Katharsis 2019 Amsterdam ReviewAugust 13, 2019
Review – Ela Ury & Alex Steven
Amongst its rich culture, stunning canals, and easy-going spirit, Amsterdam is world-renowned for its dance music. Reaktor events offer darker, more underground techno sounds in Amsterdam and beyond, with key events including Unpolished and De Republiek.
More recently, they have introduced Katharsis festival, and although only in its 5th year, it has already made an important name for itself. Each year it runs through the night as a dark, brutal alternative to the sparkly and colourful Dekmantel and Pride celebrations throughout the day. It hosts a varied line-up including established names such as Paula Temple and Talismann, up-and-coming acts and lesser-known acts such as VTSS.
My love of techno emerged as a cocky yet slightly overwhelmed student on the sticky, sweaty and often tiny floors of various Edinburgh nightclubs and living rooms, unsure of what to make of the new fast and harsh sound. Yet over the years, my taste has changed to even faster and heavier sounds and this is reflected in the choice of events I find myself in. Amsterdam is one of my favorite places to party, consistently providing high-quality music, weird and wonderful party-goers and exceptionally organised, well put together productions. Compared to previous events I have been to, Katharsis was a little more enigmatic and obscure in its line up and following. I was equally excited and anxious to see what this new experience would have in store.
After a few eventful hours of Easy Jetting and day drinking, my friend Alex and I eventually navigated our way to the Warehouse Elemenstraat. A tall, looming and slightly scary-looking building at the end of a dark street. We stumbled into the smaller room 2 first, with a bar sprawling along the length of the back and fluorescent bars dotted along the ceiling rhythmically throwing out colours. A large screen behind the decks displayed trippy and overwhelmingly high-definition graphics, painstakingly put together by the talented audiovisual artist Stormfield. We soon entered the massive room 1 that would be hosting the main acts. Ceilings that seemed to go up forever, a huge stage set up and more minimal, laser lighting in comparison to room 2. We were excited to experience the Function-One sound system and it did not disappoint.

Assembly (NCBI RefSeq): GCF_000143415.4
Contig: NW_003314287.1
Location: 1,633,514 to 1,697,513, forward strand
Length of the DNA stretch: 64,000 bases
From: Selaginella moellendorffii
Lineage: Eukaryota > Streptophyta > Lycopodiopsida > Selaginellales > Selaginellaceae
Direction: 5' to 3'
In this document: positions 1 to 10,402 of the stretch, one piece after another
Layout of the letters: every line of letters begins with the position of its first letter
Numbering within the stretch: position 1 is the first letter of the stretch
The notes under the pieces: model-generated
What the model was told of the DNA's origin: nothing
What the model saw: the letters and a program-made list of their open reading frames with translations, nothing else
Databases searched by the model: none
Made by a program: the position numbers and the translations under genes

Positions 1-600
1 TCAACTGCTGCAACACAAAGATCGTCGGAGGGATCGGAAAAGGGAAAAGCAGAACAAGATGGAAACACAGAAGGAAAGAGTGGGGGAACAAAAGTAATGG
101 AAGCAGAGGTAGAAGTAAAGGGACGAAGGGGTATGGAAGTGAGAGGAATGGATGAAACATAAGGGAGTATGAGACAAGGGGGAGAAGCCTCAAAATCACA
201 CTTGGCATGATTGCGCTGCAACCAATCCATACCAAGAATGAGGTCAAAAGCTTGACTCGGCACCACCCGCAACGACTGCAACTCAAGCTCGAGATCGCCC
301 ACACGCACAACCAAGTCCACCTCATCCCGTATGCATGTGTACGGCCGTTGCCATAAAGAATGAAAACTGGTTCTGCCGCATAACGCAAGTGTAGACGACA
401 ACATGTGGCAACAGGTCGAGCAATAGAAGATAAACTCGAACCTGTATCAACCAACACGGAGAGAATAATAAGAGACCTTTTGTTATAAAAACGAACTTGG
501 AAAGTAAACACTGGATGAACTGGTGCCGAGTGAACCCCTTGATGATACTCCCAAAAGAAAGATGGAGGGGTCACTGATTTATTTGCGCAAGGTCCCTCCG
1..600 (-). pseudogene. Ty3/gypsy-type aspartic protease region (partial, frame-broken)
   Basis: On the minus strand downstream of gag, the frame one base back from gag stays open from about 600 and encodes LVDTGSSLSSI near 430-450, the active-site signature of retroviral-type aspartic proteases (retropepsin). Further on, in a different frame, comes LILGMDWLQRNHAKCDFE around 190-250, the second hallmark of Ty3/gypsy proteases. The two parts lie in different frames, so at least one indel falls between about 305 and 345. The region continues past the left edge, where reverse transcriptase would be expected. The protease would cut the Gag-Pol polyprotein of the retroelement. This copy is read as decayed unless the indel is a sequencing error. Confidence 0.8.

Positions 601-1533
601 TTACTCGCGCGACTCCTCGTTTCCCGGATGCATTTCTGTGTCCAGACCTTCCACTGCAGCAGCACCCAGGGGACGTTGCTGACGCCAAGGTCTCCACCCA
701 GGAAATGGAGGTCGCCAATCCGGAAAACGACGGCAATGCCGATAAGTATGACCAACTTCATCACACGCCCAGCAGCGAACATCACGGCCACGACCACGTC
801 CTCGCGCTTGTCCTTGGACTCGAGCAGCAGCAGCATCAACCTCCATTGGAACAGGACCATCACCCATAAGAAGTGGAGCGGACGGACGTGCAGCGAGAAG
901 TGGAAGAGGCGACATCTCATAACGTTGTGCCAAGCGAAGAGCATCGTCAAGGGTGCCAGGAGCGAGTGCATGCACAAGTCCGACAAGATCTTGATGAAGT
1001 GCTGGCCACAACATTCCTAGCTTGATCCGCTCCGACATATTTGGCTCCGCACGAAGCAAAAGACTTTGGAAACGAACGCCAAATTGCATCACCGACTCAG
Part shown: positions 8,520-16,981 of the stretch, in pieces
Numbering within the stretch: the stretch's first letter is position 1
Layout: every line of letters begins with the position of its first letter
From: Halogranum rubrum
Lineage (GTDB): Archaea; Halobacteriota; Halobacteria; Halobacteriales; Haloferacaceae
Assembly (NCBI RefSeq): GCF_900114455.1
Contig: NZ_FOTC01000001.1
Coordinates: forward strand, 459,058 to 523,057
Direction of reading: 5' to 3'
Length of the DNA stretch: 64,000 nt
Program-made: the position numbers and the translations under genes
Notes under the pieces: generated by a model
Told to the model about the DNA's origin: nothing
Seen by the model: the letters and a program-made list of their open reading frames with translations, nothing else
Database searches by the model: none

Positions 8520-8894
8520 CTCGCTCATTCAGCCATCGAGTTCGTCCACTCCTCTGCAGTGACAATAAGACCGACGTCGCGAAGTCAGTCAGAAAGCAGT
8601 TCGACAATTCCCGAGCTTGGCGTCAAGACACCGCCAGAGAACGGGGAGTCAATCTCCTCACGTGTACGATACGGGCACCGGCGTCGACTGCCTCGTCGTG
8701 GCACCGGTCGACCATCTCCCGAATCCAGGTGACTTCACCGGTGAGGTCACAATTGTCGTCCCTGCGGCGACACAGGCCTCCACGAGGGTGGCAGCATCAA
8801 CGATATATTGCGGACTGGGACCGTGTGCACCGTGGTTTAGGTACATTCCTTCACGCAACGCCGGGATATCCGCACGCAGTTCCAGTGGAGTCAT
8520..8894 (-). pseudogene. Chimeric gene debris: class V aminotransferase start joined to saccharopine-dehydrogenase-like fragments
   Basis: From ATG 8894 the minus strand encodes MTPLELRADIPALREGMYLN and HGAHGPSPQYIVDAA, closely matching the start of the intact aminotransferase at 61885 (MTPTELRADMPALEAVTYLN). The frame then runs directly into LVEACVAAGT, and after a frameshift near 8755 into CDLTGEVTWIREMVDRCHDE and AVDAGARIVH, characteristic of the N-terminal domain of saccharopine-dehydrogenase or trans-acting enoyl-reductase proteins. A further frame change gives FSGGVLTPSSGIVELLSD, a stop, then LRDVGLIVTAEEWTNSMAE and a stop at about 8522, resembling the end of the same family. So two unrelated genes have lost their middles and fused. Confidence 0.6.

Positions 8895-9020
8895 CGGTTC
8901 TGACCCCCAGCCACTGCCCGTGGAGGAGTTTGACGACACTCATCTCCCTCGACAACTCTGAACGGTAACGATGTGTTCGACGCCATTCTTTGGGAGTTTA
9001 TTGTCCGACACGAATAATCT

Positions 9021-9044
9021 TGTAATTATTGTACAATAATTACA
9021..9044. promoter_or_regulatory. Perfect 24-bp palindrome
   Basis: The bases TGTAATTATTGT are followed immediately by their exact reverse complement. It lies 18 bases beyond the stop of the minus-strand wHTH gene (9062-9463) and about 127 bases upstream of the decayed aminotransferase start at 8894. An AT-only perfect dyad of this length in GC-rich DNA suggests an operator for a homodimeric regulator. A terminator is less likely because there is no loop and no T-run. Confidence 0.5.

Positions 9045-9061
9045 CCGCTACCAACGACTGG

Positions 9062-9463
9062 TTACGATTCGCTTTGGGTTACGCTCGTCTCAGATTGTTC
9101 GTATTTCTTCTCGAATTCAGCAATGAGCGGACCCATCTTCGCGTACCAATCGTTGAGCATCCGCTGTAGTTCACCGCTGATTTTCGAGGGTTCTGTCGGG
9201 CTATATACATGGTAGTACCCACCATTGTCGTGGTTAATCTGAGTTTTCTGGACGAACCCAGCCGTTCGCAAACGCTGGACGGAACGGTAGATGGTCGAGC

”Crisp, punchy beats poured into the room no matter where you were stood, while still allowing easy conversation even by the front speakers’‘
It was a pleasure to see a friendly, varied mixture of dancers: swaying close-eyed dreamers, energetic jumpers, hyped-up shufflers and body-jacking stompers. And although there were people of all ages, colours, and sizes it was clear that everyone here was serious about their music and partying with Alex commenting that ”
‘Everyone here knows what they’re here for!”
One of the first memorable sets was delivered by the man most commonly known as Legowelt, playing under one of his many aliases Gladio. His distinctive celestial improvised synths was a perfect awakening for room 2. Delicately cyclical melodies were accompanied by a steady, pounding beat that seemed heavier than his usual live work, suitably fitting the high energy festival. Voiski also brought some melodic relief to the night, playing colourful and vibrant tracks on top of piercing beats, all the while with the biggest, sweetest smile spread across his face.